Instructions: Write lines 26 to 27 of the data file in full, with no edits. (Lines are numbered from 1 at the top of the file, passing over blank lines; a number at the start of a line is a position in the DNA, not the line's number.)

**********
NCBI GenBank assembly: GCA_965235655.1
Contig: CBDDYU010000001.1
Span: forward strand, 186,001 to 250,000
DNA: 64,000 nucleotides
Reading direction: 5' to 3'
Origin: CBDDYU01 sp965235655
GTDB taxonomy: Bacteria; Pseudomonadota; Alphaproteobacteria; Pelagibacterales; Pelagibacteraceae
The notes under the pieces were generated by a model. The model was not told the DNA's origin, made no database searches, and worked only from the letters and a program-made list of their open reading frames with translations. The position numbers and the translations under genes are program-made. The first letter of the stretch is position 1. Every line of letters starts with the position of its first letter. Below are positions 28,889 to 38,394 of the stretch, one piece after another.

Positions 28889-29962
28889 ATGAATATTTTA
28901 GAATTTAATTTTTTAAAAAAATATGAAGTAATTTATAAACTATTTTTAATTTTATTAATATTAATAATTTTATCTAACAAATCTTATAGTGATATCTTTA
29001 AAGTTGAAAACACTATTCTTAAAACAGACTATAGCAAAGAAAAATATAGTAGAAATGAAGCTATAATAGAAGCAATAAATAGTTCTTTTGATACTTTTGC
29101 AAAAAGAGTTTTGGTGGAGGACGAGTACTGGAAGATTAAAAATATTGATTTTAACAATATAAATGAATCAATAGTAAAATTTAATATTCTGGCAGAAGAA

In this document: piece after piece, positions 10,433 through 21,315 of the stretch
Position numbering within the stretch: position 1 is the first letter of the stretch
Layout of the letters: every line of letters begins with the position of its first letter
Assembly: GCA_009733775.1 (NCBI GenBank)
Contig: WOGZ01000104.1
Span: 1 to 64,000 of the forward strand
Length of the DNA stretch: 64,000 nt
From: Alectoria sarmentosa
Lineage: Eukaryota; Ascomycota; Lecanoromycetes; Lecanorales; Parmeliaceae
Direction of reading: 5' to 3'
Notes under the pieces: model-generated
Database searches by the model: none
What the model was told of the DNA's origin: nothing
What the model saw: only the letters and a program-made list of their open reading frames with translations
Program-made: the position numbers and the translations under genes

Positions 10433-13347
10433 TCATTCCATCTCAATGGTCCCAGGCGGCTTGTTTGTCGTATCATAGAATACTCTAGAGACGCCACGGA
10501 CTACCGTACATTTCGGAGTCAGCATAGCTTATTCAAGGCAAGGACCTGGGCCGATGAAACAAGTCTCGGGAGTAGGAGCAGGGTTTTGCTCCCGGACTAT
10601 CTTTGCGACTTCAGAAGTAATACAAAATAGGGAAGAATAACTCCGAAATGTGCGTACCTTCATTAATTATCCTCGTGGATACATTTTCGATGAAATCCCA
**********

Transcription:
What the model was told of the DNA's origin: nothing
What the model saw: only the letters and a program-made list of their open reading frames with translations